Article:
In the Mr. and Mrs. Superman story, Lana Lang turns into an evil Insect Queen thanks to a scarab she got from her archeologist father and gives Superman trouble. To be continued. Rozakis and Calnan present a weird Private Life of Clark Kent, where Clark lies to another reporter about the circumstances of Superman interviewing him, so he has to stage Superman taking a photo of him to convince her the interview happened. They're the same guy, why would Clark spin a tale for the reporter that she could obviously know was made up because of Superman's verifiable whereabouts at the time? It's a weird slip. Levitz and Oksner have Lois helping out Inspector Henderson after his Sherlock Award is stolen during the award dinner. In the Pasko/Delbo Jimmy Olsen story, his old flame Lucy Lane shows up (and she has white hair, which I don't think she had before and it makes her look old) and tells him that her new airline pilot boyfriend, had a disastrous landing which killed the passengers in his plane, and thinks the crash was engineered by crooks. Jimmy investigates and finds up put in a slowly filling pool with weights holding him down by the crooks.


Warlord #52: I talked about the main story in this issue in detail here. In the Dragonsword backup by Levitz and Yeates Thiron is upset at having a talking dragonsword and attacks his masters because they won't explain. The Archmage Anna shows up to halt the fight and explains that Thiron wielding the dragonsword is the only chance the world has got against Emperor Quisel and his demonic axe. 

Monday, September 19, 2022

Choice of Primary Ability Score


While it's not the only reason, one of the primary motivations beyond removing racial ability bonuses in 5e (and D&D One) is so every race can be optimal at every class. Whether optimized race/class combos are a thing one feels like is necessary, it seems to me the unasked question here is my are classes still tied to specific abilities to begin with? Why can't you have a dexterity based fighter or even an intelligence based one? They'd be a bit different "in the fiction" from a strength-based fighter, but wouldn't that be part of the fun?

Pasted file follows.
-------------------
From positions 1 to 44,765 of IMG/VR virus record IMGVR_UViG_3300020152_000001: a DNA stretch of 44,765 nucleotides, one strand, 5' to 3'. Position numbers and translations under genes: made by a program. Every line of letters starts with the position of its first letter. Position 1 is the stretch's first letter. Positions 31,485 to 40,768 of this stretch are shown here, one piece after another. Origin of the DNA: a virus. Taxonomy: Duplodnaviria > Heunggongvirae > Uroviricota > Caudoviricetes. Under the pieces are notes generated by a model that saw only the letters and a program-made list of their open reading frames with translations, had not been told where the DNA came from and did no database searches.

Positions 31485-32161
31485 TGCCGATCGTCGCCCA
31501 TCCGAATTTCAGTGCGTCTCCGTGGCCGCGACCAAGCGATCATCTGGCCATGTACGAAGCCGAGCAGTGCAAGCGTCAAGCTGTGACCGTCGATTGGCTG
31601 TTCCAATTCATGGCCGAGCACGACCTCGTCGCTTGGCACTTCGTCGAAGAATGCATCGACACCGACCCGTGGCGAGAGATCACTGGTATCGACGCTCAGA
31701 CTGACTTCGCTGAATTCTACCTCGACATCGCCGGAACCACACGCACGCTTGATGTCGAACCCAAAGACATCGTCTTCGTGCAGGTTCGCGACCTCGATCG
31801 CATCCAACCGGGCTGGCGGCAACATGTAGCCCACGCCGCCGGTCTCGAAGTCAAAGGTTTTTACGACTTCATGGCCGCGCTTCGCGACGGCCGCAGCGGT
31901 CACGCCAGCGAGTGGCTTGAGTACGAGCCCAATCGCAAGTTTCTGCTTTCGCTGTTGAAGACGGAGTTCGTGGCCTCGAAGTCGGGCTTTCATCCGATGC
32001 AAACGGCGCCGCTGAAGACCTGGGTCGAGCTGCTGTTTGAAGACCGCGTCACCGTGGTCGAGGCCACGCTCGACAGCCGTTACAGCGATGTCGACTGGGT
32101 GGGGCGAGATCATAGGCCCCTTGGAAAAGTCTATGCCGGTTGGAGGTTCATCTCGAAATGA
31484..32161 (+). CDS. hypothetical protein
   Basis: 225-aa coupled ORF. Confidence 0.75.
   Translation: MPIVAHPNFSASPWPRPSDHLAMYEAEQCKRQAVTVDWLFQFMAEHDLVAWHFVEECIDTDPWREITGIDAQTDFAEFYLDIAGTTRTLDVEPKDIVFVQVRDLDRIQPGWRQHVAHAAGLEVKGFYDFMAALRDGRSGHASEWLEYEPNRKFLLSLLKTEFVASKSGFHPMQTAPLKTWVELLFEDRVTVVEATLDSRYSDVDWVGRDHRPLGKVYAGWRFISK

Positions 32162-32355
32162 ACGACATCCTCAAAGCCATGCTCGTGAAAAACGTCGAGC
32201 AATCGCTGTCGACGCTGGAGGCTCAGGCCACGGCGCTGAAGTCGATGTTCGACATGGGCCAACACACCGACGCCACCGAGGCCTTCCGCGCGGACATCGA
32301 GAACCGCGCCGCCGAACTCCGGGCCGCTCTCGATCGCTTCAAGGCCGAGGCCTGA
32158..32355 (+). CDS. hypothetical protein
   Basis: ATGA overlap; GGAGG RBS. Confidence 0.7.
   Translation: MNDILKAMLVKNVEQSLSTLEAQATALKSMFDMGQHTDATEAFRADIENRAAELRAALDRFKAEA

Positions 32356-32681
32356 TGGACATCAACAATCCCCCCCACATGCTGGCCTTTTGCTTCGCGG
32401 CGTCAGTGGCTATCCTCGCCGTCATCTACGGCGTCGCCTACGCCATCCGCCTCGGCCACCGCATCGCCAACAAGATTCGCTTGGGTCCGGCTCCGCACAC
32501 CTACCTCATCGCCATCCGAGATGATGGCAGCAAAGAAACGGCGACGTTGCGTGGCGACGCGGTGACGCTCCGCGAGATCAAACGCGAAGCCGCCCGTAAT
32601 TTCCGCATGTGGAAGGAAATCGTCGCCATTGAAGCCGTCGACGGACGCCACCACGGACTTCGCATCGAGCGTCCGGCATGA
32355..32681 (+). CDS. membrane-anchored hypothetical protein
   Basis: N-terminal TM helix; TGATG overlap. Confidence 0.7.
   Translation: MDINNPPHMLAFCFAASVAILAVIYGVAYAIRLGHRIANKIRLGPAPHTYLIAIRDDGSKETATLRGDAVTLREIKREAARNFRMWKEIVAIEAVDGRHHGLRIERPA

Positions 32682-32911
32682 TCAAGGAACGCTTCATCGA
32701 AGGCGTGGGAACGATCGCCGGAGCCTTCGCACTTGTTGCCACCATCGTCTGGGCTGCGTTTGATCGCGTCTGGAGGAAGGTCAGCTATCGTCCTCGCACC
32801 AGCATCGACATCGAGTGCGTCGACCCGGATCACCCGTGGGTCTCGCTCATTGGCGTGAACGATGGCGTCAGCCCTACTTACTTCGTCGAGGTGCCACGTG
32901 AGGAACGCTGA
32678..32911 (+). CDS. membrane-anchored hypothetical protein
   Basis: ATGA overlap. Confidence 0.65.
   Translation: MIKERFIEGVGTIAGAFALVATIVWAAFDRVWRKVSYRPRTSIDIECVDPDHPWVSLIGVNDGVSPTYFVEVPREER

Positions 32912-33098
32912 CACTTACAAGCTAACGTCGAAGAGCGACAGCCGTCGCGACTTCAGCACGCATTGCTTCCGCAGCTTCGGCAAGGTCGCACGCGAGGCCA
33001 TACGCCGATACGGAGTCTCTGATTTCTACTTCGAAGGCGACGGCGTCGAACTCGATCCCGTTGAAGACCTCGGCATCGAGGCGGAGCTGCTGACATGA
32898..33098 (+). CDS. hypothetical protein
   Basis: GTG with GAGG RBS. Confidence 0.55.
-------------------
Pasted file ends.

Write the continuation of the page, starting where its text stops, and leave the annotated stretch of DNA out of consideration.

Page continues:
I know primary ability scores are still a thing for legacy reasons, but if you can given up racial ability bonuses (and penalties!) and broaden spellcasters to be able to use various ability scores for spellcasting, then I hardly think this is a bridge too far.

Sunday, September 18, 2022

The Toymaker


One of the most enigmatic figures of the Anadem and Old Earth is the Toymaker. Hailed as a genius, albeit an eccentric one, his smaller creations are sought by wealthy collectors and his larger recreational devices, benevolently gifted to communities are sources of civic pride. Each of these is marked with a modest, but never-tarnishing brass legend proclaiming it "A Gift of the Toymaker."

A list of known works of the Toymaker would run too long, but I will remind you of but a few you have likely heard of: The Clockwork Courtesan of Yejem, the Arcade Spatterlight in the Pleasure Garden of Oressund Major, the Leaping Lepidopterists in the possession of the Pajandrum of Gloorb, and of course the Merry-go-Round Tower of Ooth-Ithrain,

The Toymaker's most commonly encountered creation are the Wind-Up Gnomes. Most serve their generally wealthy owners as servants, but a few have experienced some sort of damage and become freewilled.  Some localities are fearful of freewilled wind-ups, but in most places they are accepted into society. There are persistent rumors of isolated wordlets of wind-up beings that have become quite mad and constitute a danger to flesh beings, but these are no doubt just old space-sailor tales. Probably.